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Parent FAQ's

parentFAQkent
My student has a disciplinary case. Can you talk with me about it?
Staff members in the Office of Student Conduct are always able to share information regarding the Code of Student Conduct and Discipline Procedures. A student may sign a release form permitting staff in the Office of Student Conduct to discuss the specifics of his/her case. This release must be made voluntarily and will stay on record in our office for one calendar year unless the student revokes it prior to that end date.

 


How many students find themselves in the Office of Student Conduct each year?
The data varies annually.  During the 2011/2012 academic year, 586 students were referred to the Office of Student Conduct. Of those 586 students, 307 were freshmen and 192 were sophomores. While Code of Student Conduct violations also vary, 229 of the violations were alcohol related, 89 violations were controlled substances related, and 82 violations were related to Quiet/Courtesy hours in the residence halls.
In all, over 98% of Kent State University Students do not visit the Office of Student Conduct!

 


Why weren't we notified when the incident happened or before the hearing?
It is our hope that your student will engage in an educational conversation with you, both before and after their experience with the Office of Student Conduct.  The Office of Student Conduct will send a parental notification letter only after there is a finding of responsibility for alcohol or controlled substance violations through a hearing and the student is under the age of 21, as permitted through the Family Education Right to Privacy Act (FERPA).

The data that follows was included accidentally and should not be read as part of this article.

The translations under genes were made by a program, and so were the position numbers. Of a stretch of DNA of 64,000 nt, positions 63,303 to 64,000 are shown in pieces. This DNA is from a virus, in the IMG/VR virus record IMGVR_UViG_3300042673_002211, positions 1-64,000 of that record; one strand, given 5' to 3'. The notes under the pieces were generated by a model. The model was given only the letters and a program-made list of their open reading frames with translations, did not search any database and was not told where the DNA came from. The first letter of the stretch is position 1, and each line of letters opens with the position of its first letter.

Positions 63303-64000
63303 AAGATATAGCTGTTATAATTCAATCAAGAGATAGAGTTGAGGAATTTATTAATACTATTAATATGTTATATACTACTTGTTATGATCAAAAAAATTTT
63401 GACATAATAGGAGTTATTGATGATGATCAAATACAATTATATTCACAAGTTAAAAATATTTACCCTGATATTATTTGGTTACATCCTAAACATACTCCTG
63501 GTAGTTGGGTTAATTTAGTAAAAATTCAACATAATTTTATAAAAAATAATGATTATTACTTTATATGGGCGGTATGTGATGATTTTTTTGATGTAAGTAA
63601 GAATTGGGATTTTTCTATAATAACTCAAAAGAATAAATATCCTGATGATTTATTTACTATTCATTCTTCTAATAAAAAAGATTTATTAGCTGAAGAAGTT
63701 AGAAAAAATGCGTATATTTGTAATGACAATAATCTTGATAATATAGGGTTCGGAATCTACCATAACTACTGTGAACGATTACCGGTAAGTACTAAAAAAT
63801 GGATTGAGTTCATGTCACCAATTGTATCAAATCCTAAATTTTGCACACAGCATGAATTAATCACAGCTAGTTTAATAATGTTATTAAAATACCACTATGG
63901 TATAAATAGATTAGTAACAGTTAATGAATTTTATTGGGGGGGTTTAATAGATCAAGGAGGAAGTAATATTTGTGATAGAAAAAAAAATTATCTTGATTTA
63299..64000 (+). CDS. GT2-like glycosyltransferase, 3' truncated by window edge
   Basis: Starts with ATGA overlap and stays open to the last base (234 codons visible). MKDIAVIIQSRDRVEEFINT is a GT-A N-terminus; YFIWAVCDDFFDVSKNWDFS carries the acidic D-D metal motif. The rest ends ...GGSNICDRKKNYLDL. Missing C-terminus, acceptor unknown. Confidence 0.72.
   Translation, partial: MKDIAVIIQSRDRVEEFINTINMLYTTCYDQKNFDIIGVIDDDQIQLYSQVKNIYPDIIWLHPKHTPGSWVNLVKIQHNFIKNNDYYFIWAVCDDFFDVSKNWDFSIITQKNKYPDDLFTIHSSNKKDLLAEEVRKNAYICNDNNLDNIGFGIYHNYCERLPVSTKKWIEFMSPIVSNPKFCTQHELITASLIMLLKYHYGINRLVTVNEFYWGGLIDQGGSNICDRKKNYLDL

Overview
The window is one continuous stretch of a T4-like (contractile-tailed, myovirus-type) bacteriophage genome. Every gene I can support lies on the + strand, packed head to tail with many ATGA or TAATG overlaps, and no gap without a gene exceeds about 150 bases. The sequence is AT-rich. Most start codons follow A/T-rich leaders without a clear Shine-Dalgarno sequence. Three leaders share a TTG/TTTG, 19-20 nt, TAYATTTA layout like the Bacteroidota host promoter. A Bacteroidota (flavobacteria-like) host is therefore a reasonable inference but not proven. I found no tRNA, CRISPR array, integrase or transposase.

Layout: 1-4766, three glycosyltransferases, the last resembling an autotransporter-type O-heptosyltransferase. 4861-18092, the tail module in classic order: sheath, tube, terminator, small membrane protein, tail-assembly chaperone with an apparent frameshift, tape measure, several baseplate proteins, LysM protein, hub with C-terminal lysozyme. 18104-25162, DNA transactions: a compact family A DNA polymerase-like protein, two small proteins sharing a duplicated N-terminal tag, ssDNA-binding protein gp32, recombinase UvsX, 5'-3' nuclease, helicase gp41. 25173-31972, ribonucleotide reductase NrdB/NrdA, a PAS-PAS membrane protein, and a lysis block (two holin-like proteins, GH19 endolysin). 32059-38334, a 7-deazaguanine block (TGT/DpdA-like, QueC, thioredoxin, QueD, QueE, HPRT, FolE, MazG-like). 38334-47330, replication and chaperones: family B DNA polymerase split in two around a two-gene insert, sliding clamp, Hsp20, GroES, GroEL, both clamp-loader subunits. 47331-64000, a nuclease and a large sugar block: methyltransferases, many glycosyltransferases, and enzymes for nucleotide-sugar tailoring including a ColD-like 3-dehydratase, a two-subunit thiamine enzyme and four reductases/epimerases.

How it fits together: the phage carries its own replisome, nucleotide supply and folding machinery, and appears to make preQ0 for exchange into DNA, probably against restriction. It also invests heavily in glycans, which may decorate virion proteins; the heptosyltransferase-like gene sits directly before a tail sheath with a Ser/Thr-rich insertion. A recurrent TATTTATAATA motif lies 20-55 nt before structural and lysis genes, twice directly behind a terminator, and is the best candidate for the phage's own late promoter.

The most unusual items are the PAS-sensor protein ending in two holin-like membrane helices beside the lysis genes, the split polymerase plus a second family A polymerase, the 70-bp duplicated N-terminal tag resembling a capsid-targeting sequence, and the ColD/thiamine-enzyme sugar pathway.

Can we attend our student's hearing?
Yes, at the discretion of your student. 

 

Can I speak for my student at his/her hearing?
No. Students are responsible for presenting their perspective while participating in a meeting or hearing. While parents and others may assist the student in preparing for and attending a hearing, only the student may represent himself / herself.

 


What if a situation is being handled through the courts as well as the University? Isn't that double jeopardy?
No. There are some behaviors that could be a violation of law as well as a violation of  University Policy. The Kent State University conduct process is an educational process by nature addressing behavior, not a criminal trial. An alleged violation of the Code of Student Conduct is not a crime. "Double jeopardy" is solely a criminal law concept and is not applicable to the University student conduct process.

 


Can my student wait until the court case has been decided?
No. The University student conduct process will proceed in a timely manner, even when a student is also involved in a criminal or civil case related to the incident for which he or she is facing University action. Although students may choose to remain silent, a violation of University conduct regulations may nevertheless be determined based upon the other information presented. Furthermore, a decision by the student to withhold participation in the University conduct process may not later be used to appeal the decisions of the conduct conduct process.

 


Are student conduct records included on my student's transcript?
No. Notations are not put on students' transcripts for Code of Student Conduct violations. However, future employers and institutions of higher education m
ay ask if the student has had any prior student conduct / disciplinary history.

 


What can we as parents do to help?
Developmentally, college is a period of exploration and testing for students.  Our goal is that students have an educational experience when interacting with our office, and we find that is best achieved when the students plan an active role in their own process.

We encourage you and your student to communicate with each other about the conduct process. We hope that as parents, you share our goal of creating self-sufficient individuals and that you can openly express your expectations as well as discuss Kent State University's expectations with your student. Parents can help their students by being supportive while still holding them accountable to the University's expectations.